Exxon Mobil Corp. and Chevron Corp. are facing pressure from environmentally focused shareholders. At the U.S. oil giants’ annual meetings Wednesday, shareholders are set to vote on a handful of progressive resolutions, including a measure to add a climate change expert to their boards of directors and an initiative to steer investment away from risky and carbon-intensive projects like Arctic oil and gas drilling.
The resolutions are part of a larger movement by sustainability advocates to push energy giants to acknowledge their role in contributing to harmful greenhouse gas emissions and to assess the risks companies face if low-carbon policies force them to leave oil, coal and natural gas in the ground. In January, Royal Dutch Shell PLC recommended that its investors approve a resolution requiring the company to disclose its “stranded asset” risks -- a move that environmental groups say validates their years-long efforts.
“Big Oil will not make money the same way it did last century," Natasha Lamb, director of equity research and shareholder engagement at wealth manager Arjuna Capital, said in a statement. "Chevron faces two physical truths: There is only so much easy-to-get oil in the ground and only so much carbon we can pump into the air.”
Arjuna Capital and As You Sow, a shareholder advocacy organization, filed a resolution calling on Chevron to ditch its plans for “unconventional” drilling projects, including in the Canadian tar sands and Arctic waters, and instead return the capital to shareholders. “The next hundred years will be defined by these limits,” Lamb said. “Winning companies will focus on shareholder value, returning a greater percentage of profits to shareholders rather than risk investor capital chasing every last drop.”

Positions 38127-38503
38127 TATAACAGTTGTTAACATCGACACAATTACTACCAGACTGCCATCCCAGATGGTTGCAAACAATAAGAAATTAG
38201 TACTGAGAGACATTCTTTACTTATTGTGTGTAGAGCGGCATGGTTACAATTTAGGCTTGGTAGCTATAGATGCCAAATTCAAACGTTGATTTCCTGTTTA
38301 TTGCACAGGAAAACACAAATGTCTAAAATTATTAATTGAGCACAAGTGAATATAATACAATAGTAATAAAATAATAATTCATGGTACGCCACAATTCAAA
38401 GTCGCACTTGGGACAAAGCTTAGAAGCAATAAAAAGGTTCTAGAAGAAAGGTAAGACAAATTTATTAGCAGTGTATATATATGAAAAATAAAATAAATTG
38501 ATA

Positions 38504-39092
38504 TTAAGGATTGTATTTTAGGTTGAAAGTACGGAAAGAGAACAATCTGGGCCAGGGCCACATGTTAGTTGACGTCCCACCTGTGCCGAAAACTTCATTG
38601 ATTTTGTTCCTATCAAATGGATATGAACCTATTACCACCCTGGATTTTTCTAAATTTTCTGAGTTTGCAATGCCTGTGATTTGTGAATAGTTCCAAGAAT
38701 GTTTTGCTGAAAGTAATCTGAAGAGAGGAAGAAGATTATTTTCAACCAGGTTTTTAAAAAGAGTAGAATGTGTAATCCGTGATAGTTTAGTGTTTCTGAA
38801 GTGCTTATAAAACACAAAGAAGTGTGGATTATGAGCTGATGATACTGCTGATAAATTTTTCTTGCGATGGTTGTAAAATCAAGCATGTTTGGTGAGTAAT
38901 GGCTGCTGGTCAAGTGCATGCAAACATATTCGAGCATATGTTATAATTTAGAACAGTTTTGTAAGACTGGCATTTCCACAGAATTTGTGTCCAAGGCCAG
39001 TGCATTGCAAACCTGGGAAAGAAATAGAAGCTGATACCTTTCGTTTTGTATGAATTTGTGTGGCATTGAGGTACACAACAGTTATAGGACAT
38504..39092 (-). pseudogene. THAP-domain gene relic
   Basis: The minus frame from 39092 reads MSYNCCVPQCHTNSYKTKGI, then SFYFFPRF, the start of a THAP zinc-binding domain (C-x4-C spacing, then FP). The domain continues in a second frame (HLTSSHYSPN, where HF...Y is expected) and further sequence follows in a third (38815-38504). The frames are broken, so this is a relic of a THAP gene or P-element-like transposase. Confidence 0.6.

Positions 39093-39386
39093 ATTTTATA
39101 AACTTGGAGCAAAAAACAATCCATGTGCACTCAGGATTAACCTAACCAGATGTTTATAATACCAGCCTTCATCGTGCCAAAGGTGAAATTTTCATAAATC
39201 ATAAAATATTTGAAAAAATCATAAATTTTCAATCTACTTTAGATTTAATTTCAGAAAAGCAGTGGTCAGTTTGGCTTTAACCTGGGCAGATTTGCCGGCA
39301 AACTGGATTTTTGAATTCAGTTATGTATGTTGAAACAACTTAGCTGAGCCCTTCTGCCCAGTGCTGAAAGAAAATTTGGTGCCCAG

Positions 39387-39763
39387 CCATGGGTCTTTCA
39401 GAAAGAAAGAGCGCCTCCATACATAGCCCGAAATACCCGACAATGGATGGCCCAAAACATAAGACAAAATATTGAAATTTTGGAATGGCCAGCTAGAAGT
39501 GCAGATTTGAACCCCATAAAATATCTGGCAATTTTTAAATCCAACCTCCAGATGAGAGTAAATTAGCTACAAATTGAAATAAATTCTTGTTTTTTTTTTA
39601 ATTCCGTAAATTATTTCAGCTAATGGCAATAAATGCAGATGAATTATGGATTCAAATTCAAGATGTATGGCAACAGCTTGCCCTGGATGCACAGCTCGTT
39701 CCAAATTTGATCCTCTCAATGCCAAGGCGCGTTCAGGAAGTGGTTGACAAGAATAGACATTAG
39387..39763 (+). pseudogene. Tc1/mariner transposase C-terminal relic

Separate shareholder groups filed resolutions with Exxon and Chevron to push the largest U.S. oil companies to add directors with deep knowledge of environmental and climate change issues to their boards. Boards of both energy companies have opposed the effort, Reuters reported Wednesday.
“Just one authoritative figure with acknowledged expertise and standing could perform a valuable role in ways that would enable the board to more effectively address the environmental issues and risks inherent in its present business model regarding climate change,” according to the Exxon proposal cited by Reuters.
Exxon and Chevron said in their respective proxy filings that their board members have sufficient expertise to confront the challenges of climate change and potential carbon reduction efforts by the U.S. and other governments.